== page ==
Good articles are good articles. I was actually hoping the thread asking about this would turn into an article; and it did. It is good to know these work as well as they advertise.
    DreamerBrian
    I will be dabbling in small business routers that are a couple years old here soon for CCNA/CCNP lab time and can review those if you feel that the community wants to read about them? I was under the impression that reviews were only relevant if they were of newer tech.

    You kidding Cisco has some great stuff that we can only afford if its a few years old :)
    I wan't to know how I can load balance with 2 differnt cable isp's and route different traffic over different modems :)
    thobel
    You kidding Cisco has some great stuff that we can only afford if its a few years old :)
    I want to know how I can load balance with 2 differnt cable isp's and route different traffic over different modems :)

    I couldn't find any dual coaxil input modems so you probably have to buy two modems that go into a load-balancing capable router. It doesn't really matter that there's two ISP's as long as you know which IP to point the static route to on each WAN interface. As far as only sending certain data out over a certain interface you would have to set up some access lists outbound on your WAN interfaces allowing/disallowing the port numbers that the data you want to segregate run on. That just takes a router that can handle it, and a little big of networking gusto.
    Brian
    The stuff inside that link? It's linux shell commands, nothing proprietary there. :) Could call it bash scripting maybe, though I'm not sure if dd-wrt uses the bash shell or something else.
    Got it. I just got through my first UNIX class and it looked sort of like the UNIX shell command language, but there seemed to be a lot I had not learned yet in there.
    thobel
    Update
    I got a 2nd Cbale modem installed and setup Load Balancing
    Modem 1 TWC Wide Band 50/5
    Modem 2 RCN Wide Band 60/6
    Results


    I mean this in the most friendly, nicest way possible.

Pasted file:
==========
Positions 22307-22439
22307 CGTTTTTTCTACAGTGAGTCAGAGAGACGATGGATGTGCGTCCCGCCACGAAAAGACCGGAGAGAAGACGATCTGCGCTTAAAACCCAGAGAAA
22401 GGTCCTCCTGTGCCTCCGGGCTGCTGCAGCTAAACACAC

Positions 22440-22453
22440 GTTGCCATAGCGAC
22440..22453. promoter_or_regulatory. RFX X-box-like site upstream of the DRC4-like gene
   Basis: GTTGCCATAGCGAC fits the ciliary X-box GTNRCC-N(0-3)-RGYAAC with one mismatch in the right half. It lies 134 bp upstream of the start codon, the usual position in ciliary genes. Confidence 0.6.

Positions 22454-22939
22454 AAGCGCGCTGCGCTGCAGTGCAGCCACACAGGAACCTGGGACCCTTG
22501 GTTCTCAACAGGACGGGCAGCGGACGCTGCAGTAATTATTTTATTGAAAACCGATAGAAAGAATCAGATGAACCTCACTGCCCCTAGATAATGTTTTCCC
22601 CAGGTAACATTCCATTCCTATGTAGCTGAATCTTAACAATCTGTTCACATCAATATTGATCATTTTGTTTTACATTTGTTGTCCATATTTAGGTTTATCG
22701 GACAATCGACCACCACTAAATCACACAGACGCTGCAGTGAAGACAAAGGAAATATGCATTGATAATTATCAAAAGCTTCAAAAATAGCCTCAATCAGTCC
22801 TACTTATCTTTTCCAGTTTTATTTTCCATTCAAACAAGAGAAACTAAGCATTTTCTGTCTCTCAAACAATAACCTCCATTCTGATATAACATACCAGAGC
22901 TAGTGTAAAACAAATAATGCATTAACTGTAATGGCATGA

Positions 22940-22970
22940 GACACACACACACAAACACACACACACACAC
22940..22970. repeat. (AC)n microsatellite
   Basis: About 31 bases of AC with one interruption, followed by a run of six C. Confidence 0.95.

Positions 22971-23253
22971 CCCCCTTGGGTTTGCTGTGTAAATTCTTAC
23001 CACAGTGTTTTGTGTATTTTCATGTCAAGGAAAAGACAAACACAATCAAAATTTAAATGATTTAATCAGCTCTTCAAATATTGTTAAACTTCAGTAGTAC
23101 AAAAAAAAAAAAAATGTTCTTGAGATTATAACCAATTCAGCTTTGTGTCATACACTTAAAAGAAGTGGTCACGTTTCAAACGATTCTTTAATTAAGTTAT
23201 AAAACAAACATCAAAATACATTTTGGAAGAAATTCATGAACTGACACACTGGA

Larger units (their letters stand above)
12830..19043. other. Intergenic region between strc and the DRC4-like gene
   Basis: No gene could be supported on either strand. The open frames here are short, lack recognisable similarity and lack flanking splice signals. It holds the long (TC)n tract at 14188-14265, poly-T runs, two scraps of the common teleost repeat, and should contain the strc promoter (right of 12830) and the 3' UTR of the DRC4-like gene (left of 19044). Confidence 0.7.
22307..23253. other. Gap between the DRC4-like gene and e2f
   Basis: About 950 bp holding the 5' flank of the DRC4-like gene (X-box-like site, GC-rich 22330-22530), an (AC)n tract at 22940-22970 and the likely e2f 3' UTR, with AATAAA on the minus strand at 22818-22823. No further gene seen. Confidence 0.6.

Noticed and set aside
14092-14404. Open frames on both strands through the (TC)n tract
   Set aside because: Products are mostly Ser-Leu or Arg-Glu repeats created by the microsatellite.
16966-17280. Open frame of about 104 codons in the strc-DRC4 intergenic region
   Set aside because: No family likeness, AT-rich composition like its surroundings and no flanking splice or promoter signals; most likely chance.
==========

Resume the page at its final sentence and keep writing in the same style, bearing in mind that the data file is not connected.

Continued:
I hate you for that upload speed.
    stupid comcast.
    DreamerBrian
    lol dude you're going to have a medium-sized business's data center in your house soon enough if you keep going at this rate!

    Nah, no CISCO gear (yet), and my Gig switch is only a "quasi" smart switch.
    *points at Thideras*
    "I blame him!"
    Including the CPU en route? I'll be at 4,4,4,4,3,2,2,2+2,1+1,1(30) cores(give or take a few). And well over 20tb of storage.
    Ok so yeah maybe I am close to business grade computing power for just myself.:comp:
    I think I need counseling, is there an AA for geeks?
    !BACK ON TOPIC!
    Im assuming that you did this for a business?
    Otherwise, how did you manage to get your ISP to provision for 2 different modems(not the 3/4G)? Did you use different ISPs?
    Adragontattoo
    Nah, no CISCO gear (yet), and my Gig switch is only a "quasi" smart switch.
    *points at Thideras*
    "I blame him!"
    Including the CPU en route? I'll be at 4,4,4,4,3,2,2,2+2,1+1,1(30) cores(give or take a few). And well over 20tb of storage.
    Ok so yeah maybe I am close to business grade computing power for just myself.:comp:
    I think I need counseling, is there an AA for geeks?
    !BACK ON TOPIC!
    Im assuming that you did this for a business?
    Otherwise, how did you manage to get your ISP to provision for 2 different modems(not the 3/4G)? Did you use different ISPs?

    2 different isp's twc and rcn. Router does dynamic round robin load balancing based on max bandwidth and available. Example start and FTP an it uses 10mb per sec when you open a 2nd connection it will use the 2nd modem etc. Works great.
    PS Its for my home office (mostly gaming wiht a little work)
    Adragontattoo
    Nah, no CISCO gear (yet)

    You're going to be very jealous of me. I just got my Cisco 861W router yesterday and there's a review in the works! :clap::clap::clap::clap: